With the presidential election under three months away, boards of elections across the nation are hard at work to ensure Election Day goes off as smoothly as possible during these unprecedented times. At the Delaware County Board of Elections (BOE), the operation will include an employee taking on a new role as Jeremy Austin has been promoted to manage the office’s printing and tabulation operations.
“Jeremy is our future, and I am very proud to have him on our management team,” BOE Director Karla Herron told The Gazette.
Republican board member Steve Cuckler said of Austin’s promotion, “The Delaware County Board of Elections is blessed to have employees like Jeremy Austin.”
A native of Louisville, Kentucky, Austin has served in a variety of roles with the BOE since joining the team in 2016. Prior to joining the BOE, Austin worked at the Ohio Statehouse as an administrative assistant to a former senator and current representative. He also holds a degree in education from Kentucky State University, as well as an MBA from Columbia Southern University.
For the past five years, Austin has served as an election support specialist before being promoted following a retirement in the office. He said he’s always been interested in government, although getting started in a BOE office isn’t something for which a person can be trained.
“The board of elections is the type of thing you just can’t go to school for,” Austin said. “There’s no curriculum, you have to learn as you go.”
Austin’s move away from the statehouse and to the BOE was a result of his son’s birth and wanting to be closer to him and his wife, he said.
“I just wanted to be closer to home so I could deal with any issues that potentially may have arisen with a newborn,” Austin said.
Working for a medium-sized county, with an office size of around 20 people, requires the staff to wear many different hats, Austin said. With such a wide range of experience as a result, he said places like the Delaware County BOE make great stepping stones for future director positions. In fact, he said there have been five or six people since he’s been in Delaware that have gone on to deputy director or director positions in other counties.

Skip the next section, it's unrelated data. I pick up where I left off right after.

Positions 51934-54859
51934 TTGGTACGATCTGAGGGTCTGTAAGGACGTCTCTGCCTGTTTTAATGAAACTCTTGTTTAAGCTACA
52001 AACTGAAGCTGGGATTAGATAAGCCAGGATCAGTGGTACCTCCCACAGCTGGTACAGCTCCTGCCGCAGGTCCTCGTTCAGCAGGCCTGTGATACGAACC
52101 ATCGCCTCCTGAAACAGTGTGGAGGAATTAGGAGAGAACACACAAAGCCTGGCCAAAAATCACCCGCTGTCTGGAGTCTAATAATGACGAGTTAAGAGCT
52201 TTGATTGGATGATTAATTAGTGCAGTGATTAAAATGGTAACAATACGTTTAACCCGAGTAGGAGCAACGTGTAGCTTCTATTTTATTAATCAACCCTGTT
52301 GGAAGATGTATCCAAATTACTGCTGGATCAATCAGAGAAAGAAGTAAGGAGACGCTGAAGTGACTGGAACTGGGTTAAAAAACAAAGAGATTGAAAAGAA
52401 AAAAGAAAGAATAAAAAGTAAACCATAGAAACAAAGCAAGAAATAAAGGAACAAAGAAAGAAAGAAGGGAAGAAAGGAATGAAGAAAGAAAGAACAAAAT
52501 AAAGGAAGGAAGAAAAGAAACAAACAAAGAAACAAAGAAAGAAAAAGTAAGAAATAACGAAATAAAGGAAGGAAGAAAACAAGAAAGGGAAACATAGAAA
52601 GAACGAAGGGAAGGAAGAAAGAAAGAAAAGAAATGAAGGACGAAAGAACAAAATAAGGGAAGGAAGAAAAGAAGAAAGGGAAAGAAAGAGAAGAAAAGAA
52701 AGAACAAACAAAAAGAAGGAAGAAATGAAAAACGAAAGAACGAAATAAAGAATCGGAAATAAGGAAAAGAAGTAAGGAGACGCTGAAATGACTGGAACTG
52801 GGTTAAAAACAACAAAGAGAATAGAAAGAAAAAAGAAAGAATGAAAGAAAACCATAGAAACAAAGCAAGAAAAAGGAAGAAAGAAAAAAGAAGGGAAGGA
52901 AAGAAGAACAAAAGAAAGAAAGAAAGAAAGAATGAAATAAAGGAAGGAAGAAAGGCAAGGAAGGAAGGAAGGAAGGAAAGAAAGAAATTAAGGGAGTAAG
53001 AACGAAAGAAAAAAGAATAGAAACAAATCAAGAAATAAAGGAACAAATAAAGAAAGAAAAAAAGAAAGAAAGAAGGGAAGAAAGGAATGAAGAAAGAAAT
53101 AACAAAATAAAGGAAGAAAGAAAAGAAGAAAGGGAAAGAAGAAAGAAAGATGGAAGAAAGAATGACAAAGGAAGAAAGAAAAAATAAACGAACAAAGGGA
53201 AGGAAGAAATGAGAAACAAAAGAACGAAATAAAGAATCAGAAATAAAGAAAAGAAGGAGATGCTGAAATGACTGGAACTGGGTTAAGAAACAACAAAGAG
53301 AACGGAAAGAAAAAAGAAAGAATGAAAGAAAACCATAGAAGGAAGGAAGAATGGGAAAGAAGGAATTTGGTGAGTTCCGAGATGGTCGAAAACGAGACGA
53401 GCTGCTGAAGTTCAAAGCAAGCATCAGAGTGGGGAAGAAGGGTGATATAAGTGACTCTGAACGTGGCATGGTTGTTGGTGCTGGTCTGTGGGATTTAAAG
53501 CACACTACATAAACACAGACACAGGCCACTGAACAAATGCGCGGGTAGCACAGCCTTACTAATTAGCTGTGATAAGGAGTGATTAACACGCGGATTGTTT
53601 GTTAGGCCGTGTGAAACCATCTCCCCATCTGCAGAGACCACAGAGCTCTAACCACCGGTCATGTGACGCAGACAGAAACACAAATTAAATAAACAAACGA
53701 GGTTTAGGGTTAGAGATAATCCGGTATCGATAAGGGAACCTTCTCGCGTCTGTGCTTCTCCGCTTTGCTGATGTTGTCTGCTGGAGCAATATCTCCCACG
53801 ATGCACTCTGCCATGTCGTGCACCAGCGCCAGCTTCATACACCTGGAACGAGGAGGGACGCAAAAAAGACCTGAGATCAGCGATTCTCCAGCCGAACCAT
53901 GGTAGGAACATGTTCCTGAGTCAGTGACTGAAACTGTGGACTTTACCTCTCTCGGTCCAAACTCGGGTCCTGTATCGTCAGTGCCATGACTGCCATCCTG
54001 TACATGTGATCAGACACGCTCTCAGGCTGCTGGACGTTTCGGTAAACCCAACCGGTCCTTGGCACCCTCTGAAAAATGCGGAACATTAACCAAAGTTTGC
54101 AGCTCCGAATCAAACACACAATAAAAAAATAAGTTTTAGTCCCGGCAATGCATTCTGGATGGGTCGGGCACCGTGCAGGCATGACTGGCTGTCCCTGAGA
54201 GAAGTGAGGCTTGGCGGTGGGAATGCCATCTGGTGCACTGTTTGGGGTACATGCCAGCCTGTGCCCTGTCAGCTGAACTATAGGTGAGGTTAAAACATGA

“You learn a whole lot, and it really is a great training ground to make great directors who go out to other counties,” Austin said.
Asked if he aspires to be a director someday, Austin said he has considered the thought but is still very much in the learning stages at the moment.
With the election coming fast, Austin won’t have much time to get acclimated in the new role. However, the experience he has received in many different departments during his time with the BOE will serve him well, he said, as the election draws near.
“Absolutely, because to know all the other departments only helps you, particularly when you know what those departments need,” he said when asked if he was better suited by having to work many different tasks.
Of course, the 2020 presidential election appears primed to be unlike any other this country has seen. The BOE has had to scramble to get poll workers prepared for the coming election, using online modules for training. Without any idea of whether there will be any in-person voting allowed or not, Austin said they have had to prepare for two different types of elections. He added that the office is anticipating as many as 100,000 absentee ballots, which he said is “quite a lot for our small office to handle.”
Despite all the challenges the BOE office will face with the coming election, and whatever they have to do to make it happen, Austin said Herron is one of the best in the state at what she does, which certainly helps the cause. In fact, Austin said he has heard Herron referred to as “the Michael Jordan of board of elections” due to how thorough and knowledgeable she is. He added that the board members are equally great, with vast knowledge as well.
Asked about the importance of the community getting out to vote this November, and what he would say to encourage everyone to do so, Austin said it’s bigger than simply casting a ballot for the sake of saying you voted.
“It’s not enough to merely cast a ballot,” he said. “You should cast a ballot in accordance with a philosophy, which means you need to know what the issues and concerns are. You need to be educated on what you’re voting for.”
Reach Dillon Davis at 740-413-0904. Follow him on Twitter @DillonDavis56.